I move to SSEL on Monday. Fewer Readers to deal with, more Spreadsheets. At present I’m not really sure how that balances out, but we’ll see how it goes. I have to say I rather enjoyed quite a lot of being in Lending; the Thin Red Line stunt got a bit dull the fifth time it was myself & one other person (normally Annette) holding the fort, but only a little.

Had to work Maundy Thursday, which was shoddy since it was my Birthday, which is shoddy, but I ended up glad I did, as we had a vagueish academic come in and start asking me questions, who turned out to be a Bodley reader, so that was nice. I do miss the old place, strangely. (That is, strangely if you only recall my experience of the place before they got my eyes tested, when I appeared to be of the Fail for no reason I could work out. After I could actually read what I was typing I really enjoyed it.)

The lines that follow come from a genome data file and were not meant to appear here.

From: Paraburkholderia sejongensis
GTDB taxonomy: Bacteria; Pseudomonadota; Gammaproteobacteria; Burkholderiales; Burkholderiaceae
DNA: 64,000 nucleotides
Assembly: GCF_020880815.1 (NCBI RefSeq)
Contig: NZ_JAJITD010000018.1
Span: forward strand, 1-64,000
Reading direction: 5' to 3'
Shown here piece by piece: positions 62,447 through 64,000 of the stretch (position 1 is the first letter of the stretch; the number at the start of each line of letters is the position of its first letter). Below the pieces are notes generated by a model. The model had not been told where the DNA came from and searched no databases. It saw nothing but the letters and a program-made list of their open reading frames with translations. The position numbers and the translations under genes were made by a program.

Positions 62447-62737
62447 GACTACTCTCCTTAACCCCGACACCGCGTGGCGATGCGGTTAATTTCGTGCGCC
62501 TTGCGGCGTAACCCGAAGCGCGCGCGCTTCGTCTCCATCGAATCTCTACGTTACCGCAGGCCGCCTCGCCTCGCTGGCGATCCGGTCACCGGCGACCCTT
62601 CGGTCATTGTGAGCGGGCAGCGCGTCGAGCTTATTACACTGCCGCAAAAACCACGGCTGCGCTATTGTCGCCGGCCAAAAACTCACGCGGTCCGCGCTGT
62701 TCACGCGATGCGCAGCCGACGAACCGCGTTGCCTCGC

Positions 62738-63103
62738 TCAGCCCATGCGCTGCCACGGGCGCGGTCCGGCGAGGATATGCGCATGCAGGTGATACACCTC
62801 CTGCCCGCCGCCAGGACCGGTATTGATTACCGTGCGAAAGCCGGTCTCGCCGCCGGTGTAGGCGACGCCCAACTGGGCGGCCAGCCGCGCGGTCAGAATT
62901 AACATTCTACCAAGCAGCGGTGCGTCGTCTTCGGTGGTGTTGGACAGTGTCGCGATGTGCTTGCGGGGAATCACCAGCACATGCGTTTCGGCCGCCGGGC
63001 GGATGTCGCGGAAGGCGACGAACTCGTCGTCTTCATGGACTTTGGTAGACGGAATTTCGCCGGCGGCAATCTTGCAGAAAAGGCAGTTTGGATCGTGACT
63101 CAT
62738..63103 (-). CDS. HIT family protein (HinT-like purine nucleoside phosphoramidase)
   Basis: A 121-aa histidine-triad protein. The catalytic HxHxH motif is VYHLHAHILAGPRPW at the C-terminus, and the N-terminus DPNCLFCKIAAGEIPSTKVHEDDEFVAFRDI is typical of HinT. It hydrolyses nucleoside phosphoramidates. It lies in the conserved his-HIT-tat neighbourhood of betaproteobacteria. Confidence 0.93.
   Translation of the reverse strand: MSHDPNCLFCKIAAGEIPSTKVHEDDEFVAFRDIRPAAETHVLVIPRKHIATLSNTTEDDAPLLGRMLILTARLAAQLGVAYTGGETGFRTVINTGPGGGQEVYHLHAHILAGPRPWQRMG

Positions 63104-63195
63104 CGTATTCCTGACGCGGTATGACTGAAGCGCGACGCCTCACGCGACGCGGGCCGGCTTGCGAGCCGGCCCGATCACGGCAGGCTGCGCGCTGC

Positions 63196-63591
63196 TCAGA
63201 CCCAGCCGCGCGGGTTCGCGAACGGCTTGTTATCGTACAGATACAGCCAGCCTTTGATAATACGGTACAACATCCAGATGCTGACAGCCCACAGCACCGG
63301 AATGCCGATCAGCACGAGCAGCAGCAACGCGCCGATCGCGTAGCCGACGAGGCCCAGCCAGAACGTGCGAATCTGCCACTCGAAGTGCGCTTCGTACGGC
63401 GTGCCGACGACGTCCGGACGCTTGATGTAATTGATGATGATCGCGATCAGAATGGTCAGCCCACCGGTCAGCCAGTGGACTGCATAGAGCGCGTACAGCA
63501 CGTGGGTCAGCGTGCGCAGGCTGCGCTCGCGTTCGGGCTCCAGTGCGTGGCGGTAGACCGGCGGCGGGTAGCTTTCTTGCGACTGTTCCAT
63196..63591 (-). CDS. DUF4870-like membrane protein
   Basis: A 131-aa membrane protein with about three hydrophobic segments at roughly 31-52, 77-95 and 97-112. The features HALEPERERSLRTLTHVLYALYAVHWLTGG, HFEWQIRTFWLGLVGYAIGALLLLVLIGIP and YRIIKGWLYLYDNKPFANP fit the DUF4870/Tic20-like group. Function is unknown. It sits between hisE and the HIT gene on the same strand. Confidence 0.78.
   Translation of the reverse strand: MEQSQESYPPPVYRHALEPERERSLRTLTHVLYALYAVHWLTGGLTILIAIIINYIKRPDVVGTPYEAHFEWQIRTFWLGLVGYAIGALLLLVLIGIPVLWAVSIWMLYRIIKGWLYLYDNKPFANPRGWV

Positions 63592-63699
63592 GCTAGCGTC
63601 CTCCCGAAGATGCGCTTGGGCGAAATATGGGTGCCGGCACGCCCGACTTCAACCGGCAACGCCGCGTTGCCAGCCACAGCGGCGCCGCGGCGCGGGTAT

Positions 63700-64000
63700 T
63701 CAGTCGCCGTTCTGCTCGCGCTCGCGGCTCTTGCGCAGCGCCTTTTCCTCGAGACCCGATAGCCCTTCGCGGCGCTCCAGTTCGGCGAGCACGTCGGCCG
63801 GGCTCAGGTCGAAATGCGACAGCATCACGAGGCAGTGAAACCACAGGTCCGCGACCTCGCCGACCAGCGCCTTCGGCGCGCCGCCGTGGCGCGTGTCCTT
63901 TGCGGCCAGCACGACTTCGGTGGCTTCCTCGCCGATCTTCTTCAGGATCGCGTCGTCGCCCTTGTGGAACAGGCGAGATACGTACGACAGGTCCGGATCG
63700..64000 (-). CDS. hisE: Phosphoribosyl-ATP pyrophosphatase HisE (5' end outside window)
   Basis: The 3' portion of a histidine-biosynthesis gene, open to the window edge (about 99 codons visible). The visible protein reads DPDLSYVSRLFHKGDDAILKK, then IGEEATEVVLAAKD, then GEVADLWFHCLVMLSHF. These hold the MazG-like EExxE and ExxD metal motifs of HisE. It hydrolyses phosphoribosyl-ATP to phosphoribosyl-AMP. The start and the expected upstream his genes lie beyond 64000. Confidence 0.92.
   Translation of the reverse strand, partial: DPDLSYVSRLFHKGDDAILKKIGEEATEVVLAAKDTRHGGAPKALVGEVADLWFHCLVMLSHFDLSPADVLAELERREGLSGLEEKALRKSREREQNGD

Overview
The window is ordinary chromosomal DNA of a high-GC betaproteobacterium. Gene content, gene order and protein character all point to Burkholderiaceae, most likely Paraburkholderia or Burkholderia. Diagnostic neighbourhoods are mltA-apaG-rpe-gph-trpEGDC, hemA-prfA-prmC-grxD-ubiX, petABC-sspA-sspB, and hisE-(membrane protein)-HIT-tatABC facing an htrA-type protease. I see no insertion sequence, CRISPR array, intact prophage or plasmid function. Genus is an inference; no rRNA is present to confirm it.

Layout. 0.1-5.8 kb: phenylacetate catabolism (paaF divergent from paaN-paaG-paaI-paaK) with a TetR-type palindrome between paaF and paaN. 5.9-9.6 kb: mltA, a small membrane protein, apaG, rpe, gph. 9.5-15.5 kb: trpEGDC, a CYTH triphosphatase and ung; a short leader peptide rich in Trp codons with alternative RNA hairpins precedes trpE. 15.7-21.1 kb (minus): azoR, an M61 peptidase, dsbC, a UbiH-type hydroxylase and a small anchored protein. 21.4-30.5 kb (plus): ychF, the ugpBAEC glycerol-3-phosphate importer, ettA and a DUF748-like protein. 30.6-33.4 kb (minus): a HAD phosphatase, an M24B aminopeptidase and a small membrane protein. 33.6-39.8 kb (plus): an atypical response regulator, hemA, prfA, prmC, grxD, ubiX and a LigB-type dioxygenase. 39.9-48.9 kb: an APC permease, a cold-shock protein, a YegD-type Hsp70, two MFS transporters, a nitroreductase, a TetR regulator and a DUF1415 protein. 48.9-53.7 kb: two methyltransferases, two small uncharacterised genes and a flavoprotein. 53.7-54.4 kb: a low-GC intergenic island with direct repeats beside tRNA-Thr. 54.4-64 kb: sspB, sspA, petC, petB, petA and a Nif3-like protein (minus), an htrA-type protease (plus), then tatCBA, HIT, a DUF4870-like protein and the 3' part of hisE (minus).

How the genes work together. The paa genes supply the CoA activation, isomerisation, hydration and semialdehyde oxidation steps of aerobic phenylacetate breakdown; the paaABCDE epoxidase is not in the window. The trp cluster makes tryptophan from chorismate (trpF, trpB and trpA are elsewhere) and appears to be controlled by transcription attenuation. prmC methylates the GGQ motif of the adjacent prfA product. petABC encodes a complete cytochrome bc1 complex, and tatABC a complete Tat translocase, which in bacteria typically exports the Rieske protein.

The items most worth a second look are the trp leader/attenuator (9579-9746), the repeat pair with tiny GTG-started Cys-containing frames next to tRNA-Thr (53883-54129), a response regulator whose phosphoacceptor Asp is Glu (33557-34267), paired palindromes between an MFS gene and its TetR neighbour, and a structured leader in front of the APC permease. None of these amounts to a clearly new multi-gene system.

Wow, I’ve rambled all over the place again. And Storm Front just looped round, Tell you what: I’ll throw in a few semi-themed headers and push off to bed, how’s that sound?

*Sounds like a song title, dunnit? Well, it would if it started with ‘you’ rather than ‘I’. Something melancholic and slow, I think. Or something very bouncy and fast and miserable as sin. Both good.

The Moriarty of Bexleyheath

[Disclaimer: I’m not a lawyer, or anything, mind. I’m not even working shifts in the Law Library till after April. I speak colloquially, because I dunno what the legal definition of a tosspot is, though the colloquial one is totally this guy.]

Today on ElectricQuaker:

The Napoleon of Crime Vs. (Wellington) in: The Wobbly-Headed Doll Caper!!

Yes, indeed, ladies & gentlemen! Today you can thrill! at the tale of a criminal!

A criminal whose dastardly plots know no restraint, whose cruel machinations know no mercy, whose fiendish mind knows no thought!

…Or, to put it another way, who’s a right pain in the arse, because I’ve had to lock down my credit card because of him. Git.

On my way home from work on Friday (I got sent home ill, which is always annoying) I checked my email & found “Paypal” had sent me an email telling me I’d added a new address. There was a second email telling me I’d authorised a payment.